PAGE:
The Chinese government’s plan to increase the export quota, releasing a massive 14.4mn t of refined products as part of a fifth batch of export quotas, has created a lot of turmoil in the Asia-Pacific market in September. Beijing is also looking to stimulate its economy, with increasing export quotas expected to serve that purpose.
This development would indicate a marked shift in the country's refined products export policy, augmenting world supplies and adding pressure on fuel prices. Beijing has been previously limiting exports to ensure uninterrupted supply in the country in light of the Russia-Ukraine conflict. The country is also staring at an economic slowdown as local firms deal with stringent Covid-19 restrictions as well as an unexpected heatwave.
Diesel crack and Jet cracks
The effect of this move is apparent in the sharp fall in diesel and jet fuel cracks, which slumped to $25.45/bl and $17.7/bl, respectively, by 19 September. In comparison, the average diesel and jet fuel crack values were at $40.95/bl and $33.58/bl in August. During the same time-period, gasoline cracks also witnessed a sharp drop. More importantly, the pace at which diesel and jet fuel cracks has dropped showcases China’s impact as a swing supplier on other Asia-Pacific markets. Other factors such as deferring of gasoline purchases 1.5mn bl originally due for September delivery to October by Indonesia, one of Asia’s largest gasoline consumers, also exacerbated the market problem.
Though the volume of refined products export quota falls short of the original amount demanded by refiners, it could still potentially raise operating rates of Chinese refiners and raise aromatics supplies within the country. With more supply of refined products in the region, more reformate could go instead to aromatics production in the short term.
Though many Asia-Pacific traders had established long positions on the bullish sentiment present in the gasoline market, this development of China increasing its export quota prompted them to sell their positions in a hurry. It is possible the additional aromatics production can lead to more exports from the country. However, the potential petchem exports out of China would depend on whether there will be a demand pick-up after the Chinese Communist Party meeting next month.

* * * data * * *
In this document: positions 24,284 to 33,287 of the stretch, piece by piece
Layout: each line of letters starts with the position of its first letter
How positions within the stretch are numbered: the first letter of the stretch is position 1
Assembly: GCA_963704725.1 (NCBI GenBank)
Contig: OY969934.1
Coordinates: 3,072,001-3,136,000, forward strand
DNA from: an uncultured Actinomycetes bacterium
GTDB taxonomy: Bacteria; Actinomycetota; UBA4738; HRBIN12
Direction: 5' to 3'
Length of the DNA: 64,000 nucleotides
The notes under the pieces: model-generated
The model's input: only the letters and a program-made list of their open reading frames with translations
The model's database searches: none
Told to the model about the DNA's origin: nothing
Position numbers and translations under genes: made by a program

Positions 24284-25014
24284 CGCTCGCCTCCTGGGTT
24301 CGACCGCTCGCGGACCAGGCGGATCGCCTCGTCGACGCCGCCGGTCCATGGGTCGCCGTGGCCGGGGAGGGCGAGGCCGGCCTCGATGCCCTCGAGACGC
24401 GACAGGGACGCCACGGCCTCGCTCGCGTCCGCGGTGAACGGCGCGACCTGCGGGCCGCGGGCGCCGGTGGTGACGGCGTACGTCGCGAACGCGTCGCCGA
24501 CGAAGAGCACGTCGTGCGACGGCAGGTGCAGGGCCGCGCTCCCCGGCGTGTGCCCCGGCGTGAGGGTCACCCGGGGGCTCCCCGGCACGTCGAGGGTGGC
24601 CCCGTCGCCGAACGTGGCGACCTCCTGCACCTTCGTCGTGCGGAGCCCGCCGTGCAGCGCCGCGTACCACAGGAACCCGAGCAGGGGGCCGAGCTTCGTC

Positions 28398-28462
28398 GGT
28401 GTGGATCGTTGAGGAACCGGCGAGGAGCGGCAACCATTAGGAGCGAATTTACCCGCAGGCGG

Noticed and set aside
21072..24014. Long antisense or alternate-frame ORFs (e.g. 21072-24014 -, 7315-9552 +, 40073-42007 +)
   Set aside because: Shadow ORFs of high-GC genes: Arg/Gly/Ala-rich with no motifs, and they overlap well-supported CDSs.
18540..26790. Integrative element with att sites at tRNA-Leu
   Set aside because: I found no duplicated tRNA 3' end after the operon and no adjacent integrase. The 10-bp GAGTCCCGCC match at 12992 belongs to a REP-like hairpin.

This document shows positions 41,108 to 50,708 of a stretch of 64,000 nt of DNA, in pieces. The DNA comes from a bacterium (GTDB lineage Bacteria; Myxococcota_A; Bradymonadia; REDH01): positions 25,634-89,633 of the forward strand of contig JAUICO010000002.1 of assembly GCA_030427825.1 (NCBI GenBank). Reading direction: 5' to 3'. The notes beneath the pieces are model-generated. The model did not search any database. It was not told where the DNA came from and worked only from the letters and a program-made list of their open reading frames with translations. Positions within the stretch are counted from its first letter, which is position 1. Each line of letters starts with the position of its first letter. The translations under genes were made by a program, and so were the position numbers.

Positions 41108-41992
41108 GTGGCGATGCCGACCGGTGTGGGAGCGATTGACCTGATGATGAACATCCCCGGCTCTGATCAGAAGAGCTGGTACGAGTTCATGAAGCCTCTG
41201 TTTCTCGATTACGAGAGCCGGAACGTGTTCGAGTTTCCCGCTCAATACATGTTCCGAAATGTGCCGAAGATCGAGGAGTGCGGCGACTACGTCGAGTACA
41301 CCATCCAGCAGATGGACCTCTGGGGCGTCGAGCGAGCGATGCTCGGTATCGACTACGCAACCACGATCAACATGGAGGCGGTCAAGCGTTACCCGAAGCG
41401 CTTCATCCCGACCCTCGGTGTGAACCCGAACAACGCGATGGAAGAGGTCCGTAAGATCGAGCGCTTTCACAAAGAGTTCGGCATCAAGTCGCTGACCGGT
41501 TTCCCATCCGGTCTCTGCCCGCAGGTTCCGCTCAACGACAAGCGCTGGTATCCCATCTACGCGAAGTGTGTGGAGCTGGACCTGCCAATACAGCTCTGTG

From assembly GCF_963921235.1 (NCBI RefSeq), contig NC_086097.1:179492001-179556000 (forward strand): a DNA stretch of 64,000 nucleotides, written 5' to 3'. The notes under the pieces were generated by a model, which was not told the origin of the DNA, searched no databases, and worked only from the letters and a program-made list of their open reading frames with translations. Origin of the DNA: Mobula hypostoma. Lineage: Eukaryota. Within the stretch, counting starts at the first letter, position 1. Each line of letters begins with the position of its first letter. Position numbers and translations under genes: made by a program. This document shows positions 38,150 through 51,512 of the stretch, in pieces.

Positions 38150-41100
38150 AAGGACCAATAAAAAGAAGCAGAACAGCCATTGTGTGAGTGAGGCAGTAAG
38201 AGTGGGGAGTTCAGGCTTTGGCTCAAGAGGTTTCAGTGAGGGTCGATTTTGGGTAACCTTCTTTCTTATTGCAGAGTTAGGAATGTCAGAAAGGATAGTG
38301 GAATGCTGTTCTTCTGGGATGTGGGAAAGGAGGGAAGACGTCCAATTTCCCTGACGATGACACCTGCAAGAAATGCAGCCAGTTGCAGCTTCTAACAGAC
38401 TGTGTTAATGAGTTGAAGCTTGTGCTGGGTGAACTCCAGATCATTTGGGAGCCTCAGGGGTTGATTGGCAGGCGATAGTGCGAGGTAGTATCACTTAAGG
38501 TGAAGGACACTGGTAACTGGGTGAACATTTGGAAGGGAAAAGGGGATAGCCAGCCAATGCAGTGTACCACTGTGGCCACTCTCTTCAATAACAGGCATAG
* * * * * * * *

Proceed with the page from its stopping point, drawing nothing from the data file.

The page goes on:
Exacerbating the issue is the relative strength of diesel and jet fuel cracks. Though diesel and jet fuel cracks have dropped recently, they remained elevated – seven-year diesel and jet cracks averaged $12.74/bl and $10.42/bl, respectively, and the current levels remained higher than that. Asia-Pacific refiners outside China, many designed to produce more middle distillates, are expected to maintain high operating rates and maximize profits.
The PX-naphtha and BZ-naphtha spreads are at $38.01/bl and $18.15/bl premiums against the gasoline crack spread from 1-19 September. These appear in sharp contrast to the spreads from earlier this year, when the premiums averaged $13.96/bl and $9.13/bl. In comparison, the average premium of PX-naphtha against gasoline cracks since 2019 is $20.37/bl. This indicates the reformates flow into aromatics production could be sustained.
Comparison of premium of PX-naphtha and BZ-naphtha against gasoline
Other factors such as the IMF warning related to steep interest rate hikes can keep the pressure on the fuel prices as well. Central banks across the globe have hiked their interest rates in a bid to tame high inflation. This has led to increased downside risks as well as more uncertainty across the globe.
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